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Identification Of The Non-recurrent Inferior Laryngeal Nerve Using Intraoperative Neurostimulation
Published 2001 · Medicine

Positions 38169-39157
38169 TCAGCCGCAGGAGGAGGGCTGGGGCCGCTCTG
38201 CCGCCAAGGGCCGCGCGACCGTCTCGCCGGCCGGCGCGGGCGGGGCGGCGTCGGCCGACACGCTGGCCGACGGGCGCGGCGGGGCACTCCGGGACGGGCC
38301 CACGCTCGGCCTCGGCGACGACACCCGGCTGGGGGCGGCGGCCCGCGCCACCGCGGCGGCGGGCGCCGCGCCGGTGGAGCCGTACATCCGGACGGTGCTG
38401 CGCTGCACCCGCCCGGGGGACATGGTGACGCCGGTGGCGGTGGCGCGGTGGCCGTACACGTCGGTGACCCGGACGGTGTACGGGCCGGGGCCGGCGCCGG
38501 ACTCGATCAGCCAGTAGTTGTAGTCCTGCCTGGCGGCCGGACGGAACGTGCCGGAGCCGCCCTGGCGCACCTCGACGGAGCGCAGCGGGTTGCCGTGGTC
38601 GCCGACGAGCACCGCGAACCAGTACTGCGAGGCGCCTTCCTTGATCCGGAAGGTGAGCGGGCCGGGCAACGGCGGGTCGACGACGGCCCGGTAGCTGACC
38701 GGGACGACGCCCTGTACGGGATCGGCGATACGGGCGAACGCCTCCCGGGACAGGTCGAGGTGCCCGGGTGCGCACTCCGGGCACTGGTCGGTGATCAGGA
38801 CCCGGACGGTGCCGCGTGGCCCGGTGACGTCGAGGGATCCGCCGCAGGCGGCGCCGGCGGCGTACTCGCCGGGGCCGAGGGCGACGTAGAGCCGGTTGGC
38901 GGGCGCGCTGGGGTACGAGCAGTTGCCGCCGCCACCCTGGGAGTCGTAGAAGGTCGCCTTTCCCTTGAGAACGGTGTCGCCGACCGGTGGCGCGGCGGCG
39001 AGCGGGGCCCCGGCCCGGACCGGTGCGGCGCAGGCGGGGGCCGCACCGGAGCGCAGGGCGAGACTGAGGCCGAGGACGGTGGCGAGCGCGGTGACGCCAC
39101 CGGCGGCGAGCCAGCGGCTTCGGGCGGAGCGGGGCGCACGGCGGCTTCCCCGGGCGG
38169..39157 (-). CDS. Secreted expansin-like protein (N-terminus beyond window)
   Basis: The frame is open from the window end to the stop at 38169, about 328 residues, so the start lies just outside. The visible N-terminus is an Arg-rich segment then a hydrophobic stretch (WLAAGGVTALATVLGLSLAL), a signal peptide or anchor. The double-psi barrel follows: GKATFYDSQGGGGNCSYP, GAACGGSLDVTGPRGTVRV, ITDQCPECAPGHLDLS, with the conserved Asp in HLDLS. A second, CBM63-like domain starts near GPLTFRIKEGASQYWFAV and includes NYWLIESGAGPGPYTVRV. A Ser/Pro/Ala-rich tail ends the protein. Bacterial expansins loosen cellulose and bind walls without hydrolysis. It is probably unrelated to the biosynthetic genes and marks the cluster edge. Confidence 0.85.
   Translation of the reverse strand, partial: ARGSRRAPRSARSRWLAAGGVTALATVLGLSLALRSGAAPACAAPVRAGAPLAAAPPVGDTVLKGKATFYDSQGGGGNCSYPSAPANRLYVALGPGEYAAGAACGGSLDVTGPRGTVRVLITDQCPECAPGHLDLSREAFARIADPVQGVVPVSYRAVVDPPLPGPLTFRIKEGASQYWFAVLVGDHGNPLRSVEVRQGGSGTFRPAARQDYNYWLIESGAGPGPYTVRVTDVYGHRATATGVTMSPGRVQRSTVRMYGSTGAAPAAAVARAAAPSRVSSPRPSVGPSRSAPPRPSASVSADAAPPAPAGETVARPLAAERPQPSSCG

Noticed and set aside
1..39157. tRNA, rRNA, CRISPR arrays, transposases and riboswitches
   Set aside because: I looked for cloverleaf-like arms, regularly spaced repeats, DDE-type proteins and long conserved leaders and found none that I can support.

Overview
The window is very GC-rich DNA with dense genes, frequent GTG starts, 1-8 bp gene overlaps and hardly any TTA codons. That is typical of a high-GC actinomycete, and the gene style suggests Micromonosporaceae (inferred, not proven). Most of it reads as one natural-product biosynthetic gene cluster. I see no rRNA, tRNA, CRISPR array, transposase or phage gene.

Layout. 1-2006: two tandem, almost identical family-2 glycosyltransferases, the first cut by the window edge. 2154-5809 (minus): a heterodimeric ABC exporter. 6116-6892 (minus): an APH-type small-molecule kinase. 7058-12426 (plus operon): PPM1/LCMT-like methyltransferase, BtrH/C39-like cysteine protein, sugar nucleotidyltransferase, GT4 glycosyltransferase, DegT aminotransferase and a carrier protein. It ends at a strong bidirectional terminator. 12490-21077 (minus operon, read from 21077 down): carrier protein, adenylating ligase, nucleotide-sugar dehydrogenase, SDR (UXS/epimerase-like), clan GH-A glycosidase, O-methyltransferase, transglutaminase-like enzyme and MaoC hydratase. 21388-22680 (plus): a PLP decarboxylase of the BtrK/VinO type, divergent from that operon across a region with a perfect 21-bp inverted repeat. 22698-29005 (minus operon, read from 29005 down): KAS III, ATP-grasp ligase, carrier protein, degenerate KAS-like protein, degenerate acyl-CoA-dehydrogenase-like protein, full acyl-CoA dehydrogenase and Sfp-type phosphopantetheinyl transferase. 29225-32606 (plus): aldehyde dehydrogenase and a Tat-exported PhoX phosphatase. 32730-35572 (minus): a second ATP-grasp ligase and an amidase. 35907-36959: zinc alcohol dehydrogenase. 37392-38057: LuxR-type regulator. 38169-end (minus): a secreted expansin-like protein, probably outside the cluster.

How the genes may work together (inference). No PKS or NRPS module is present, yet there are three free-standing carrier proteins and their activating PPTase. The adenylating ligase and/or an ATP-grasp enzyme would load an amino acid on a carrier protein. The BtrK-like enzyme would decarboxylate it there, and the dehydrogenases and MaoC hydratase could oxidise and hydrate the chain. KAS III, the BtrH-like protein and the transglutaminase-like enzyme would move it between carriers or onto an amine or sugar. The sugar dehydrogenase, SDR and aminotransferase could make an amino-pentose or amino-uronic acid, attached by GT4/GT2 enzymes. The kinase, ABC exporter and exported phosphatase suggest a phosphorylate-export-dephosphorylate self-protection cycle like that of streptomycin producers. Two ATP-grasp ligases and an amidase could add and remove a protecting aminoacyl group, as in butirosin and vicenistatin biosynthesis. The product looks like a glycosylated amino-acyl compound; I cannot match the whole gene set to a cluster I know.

Introduction: The non-recurrent inferior laryngeal nerve occurs at a frequency of about 0.5% and usually on the right side. The identification of a non-recurrent laryngeal nerve may be difficult. We describe a new method for its identification using intraoperative neurostimulation. Methods: We examined nine patients with a non-recurrent inferior laryngeal nerve and five patients with a normal inferior laryngeal nerve anatomy who were operated on trans-sternally. Neurostimulation of the vagal nerve producing electromyographic signal in the intrinsic laryngeal musculature was performed at different points proximally and distally. Results: Electromyographic signals were found proximally but not distally of the separation of the inferior laryngeal nerve from the vagus in 14 patients. In nine patients with a non-recurrent inferior laryngeal nerve, we performed neurostimulation of the vagus opposite the lower and the upper thyroid poles. In all patients we found no electromyographic signals at the distal stimulation point. In contrast, proximal neurostimulation of the vagus opposite the upper thyroid pole produced positive electromyographic signals. Conclusion: Neurostimulation of the vagal nerve distally of the separation of the inferior laryngeal nerve did not produce electromyographic signals in the intrinsic laryngeal musculature, perhaps due to the different modalities in the vagal fascicles. Negative electromyographic signals following neurostimulation of the distal vagal nerve opposite the lower thyroid pole should lead to proximal neurostimulation of the vagus opposite the upper thyroid pole. Positive electromyographic signals proximally and negative electromyographic signals distally predict the occurrence of a non-recurrent inferior laryngeal nerve which allows its diagnosis before surgical dissection of the thyroid gland and may prevent nerve palsy.